There's a reason nine out of 10 Australians give moolah to charity ($400 per person per year, on average): giving makes us feel good. People are happier when they spend money on others than when they spend it on themselves, according to a recent study published in the journal Science.

But you don't always have to open your purse (unless it's an Hermès - in which case, empty the thing - immediately). There's plenty you can do for others that doesn't cost a lot or require much effort on your part. Check out these easy, novel ideas, some of which cost you zilch. You'll be helping people in need, at home and abroad, plus you'll get a nice feel-good buzz from it.


Channel your inner grandma. Kogo (Knit One Give One) distributes yarn to anyone who cares; the patterns are downloaded from The finished garments are then donated to really cold people who need warm clothes, through organisations like the Salvos. In 2007, 6000 hand-knitted items were made and donated.
Cost to you: $8 knitting needles and the postage back to Kogo.


Yeah, the credit crunch hit hard, but it hasn't just rocked the western world. So, when you're shopping for a gift, buy homewares, jewellery, clothing and furniture from You'll give back directly to the artists - who name their own prices - from places such as Thailand, West Africa, India and Mexico. Each item comes with a profile of the artist and you can post them a thank-you note. For the betrothed, the site has a gift registry.
Cost to you: from $19.95 plus shipping.


Visit every few days. Its homepage sports four buttons - water, food, education and money - and when you click on one of them, an advertisement appears. One hundred per cent of the ad revenue is given to charities that deliver those four life-giving gifts to developing communities. Bonus: a search engine powered by Google, also sponsored by advertisers.
Cost to you: a few seconds of your time.


Find out where to buy fair trade products at the Fair Trade Association of Australia and New Zealand's website,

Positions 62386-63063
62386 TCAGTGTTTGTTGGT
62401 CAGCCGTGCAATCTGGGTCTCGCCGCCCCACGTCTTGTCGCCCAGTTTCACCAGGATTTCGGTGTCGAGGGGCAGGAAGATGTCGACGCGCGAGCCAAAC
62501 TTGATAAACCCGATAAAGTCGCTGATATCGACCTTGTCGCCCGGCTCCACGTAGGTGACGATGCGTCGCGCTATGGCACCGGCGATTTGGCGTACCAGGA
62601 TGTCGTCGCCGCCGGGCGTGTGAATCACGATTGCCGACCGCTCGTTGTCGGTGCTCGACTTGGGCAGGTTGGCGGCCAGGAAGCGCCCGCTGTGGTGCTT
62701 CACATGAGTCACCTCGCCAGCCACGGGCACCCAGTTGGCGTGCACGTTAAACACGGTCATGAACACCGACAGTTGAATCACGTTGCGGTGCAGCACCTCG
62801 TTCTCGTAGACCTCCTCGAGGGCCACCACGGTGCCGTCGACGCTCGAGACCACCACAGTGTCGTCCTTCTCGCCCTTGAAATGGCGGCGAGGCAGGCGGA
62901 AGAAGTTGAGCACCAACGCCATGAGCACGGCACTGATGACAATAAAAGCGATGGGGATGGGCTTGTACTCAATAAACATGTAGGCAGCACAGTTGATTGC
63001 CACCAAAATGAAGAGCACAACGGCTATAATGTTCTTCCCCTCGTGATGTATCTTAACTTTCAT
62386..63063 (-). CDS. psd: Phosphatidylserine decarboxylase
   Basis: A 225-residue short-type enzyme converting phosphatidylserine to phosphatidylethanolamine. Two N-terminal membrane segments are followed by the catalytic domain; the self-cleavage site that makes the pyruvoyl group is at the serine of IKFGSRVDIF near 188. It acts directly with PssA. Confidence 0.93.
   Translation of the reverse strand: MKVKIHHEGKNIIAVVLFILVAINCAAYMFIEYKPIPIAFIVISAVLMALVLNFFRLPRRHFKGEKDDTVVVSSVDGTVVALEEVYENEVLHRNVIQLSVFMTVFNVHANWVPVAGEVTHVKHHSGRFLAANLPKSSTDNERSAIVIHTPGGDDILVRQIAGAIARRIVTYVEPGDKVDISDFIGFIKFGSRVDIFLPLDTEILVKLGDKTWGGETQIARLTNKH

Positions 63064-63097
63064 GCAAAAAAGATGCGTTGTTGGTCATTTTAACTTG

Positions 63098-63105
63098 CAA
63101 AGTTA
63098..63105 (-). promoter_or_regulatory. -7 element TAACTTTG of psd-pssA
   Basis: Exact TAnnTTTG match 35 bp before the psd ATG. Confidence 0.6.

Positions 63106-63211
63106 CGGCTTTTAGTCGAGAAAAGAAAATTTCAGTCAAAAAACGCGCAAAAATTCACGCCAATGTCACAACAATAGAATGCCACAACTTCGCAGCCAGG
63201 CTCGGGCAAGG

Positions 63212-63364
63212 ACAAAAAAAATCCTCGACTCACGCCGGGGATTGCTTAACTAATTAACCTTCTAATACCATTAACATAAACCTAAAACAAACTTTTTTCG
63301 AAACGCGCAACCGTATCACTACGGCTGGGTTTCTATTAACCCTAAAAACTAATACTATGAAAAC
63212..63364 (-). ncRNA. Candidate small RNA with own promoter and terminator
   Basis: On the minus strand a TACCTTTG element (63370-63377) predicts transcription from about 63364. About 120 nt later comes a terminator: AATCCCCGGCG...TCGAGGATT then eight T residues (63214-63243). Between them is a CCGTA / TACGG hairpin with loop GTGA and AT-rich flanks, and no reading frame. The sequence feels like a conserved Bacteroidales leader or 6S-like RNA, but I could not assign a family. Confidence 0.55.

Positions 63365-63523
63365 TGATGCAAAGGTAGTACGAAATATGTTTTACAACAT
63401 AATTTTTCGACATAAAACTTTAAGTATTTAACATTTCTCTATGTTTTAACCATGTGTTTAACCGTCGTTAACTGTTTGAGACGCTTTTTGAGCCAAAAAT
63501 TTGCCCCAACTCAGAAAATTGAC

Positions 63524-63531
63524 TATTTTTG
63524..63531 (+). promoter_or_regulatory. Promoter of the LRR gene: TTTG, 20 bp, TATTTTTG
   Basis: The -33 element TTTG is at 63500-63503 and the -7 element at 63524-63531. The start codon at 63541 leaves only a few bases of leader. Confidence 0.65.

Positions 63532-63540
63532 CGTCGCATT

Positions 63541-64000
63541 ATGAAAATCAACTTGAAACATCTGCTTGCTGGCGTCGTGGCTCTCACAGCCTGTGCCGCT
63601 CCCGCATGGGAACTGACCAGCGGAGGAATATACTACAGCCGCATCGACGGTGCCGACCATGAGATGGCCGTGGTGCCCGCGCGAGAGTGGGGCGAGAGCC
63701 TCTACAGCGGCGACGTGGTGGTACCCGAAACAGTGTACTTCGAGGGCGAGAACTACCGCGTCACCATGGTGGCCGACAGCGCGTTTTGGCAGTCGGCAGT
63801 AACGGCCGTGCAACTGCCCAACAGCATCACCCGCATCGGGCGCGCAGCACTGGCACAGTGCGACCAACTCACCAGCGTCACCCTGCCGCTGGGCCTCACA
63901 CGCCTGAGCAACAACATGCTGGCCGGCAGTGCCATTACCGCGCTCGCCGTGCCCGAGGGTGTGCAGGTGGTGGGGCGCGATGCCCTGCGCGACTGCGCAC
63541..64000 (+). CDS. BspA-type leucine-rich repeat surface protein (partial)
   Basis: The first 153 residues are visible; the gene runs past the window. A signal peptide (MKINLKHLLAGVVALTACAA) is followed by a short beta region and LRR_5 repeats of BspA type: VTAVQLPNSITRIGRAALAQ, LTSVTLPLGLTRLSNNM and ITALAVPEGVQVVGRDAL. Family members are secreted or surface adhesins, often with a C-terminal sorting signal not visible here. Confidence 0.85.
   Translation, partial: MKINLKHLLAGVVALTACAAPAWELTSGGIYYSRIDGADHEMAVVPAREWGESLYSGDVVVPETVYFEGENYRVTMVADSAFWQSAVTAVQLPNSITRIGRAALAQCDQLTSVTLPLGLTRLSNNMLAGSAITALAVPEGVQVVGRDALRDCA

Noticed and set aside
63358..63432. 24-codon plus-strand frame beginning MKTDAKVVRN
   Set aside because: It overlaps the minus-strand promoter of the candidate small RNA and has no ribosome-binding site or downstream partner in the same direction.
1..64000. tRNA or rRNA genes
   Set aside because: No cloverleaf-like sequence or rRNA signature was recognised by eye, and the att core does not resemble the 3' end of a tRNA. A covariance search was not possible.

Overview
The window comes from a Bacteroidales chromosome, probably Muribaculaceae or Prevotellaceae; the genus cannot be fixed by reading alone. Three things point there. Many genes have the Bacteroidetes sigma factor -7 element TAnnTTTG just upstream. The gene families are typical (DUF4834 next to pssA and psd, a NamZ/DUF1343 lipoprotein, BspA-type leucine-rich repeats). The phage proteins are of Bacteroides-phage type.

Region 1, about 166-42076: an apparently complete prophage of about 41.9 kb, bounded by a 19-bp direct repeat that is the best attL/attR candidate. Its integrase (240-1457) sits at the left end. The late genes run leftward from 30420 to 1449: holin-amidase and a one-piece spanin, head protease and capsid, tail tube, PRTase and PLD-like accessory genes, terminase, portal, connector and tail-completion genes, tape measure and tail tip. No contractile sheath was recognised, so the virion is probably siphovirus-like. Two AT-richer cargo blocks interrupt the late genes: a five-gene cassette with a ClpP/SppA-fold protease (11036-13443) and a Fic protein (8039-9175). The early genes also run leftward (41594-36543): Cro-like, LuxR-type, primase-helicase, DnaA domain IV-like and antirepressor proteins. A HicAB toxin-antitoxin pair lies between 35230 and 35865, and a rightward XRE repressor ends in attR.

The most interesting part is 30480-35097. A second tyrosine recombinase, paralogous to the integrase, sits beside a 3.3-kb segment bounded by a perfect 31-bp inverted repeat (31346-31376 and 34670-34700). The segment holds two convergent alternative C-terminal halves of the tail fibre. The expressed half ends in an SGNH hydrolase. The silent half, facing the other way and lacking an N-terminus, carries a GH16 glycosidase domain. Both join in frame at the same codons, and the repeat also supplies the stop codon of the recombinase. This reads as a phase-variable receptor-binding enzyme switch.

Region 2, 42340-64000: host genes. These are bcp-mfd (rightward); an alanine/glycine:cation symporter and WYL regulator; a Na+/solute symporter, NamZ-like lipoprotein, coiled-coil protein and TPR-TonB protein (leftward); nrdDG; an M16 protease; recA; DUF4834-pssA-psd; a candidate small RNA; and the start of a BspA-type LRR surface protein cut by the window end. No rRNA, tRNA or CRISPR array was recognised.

Fair trade ensures that producers and workers exporting goods get a fair price, instead of being ripped off by middlemen. Common fair trade items include coffee, chocolate, tea, rice and arts and crafts. In supermarkets and health food shops, look out for the Fairtrade Label. Cost to you: a bit more than the conventional products you buy anyway.


Want to climb a mountain, jump out of a plane or eat 100 chicken wings in one minute - all in the name of a charity of your choice? Generate a profile, choose an activity or event and raise funds for your chosen charity at Friends and family can also donate here in lieu of a gift. Cost to you: physical exertion and/or possible humiliation.


Use the cash nanna gave you for Christmas for good, not evil (eg, Christian Louboutins). Apparently Jesus taught people how to fish; microfinancing is the modern equivalent. It's the lending of cashola to entrepreneurs in third world countries, who can't get finance from a bank, to start their own business. At, you can choose your loan recipient. When your money's paid back, you can pick someone else to help.
Cost to you: from $25.


Being good to others is all well and good, but what about the planet? Ease your carbon conscience and pick a taxi or chauffeur service with a hybrid-car fleet, like in Sydney and Melbourne, in Perth and in Sydney.
Cost to you: from $2.75 per kilometre to a flat rate of $70 per hour, depending on which company you go with.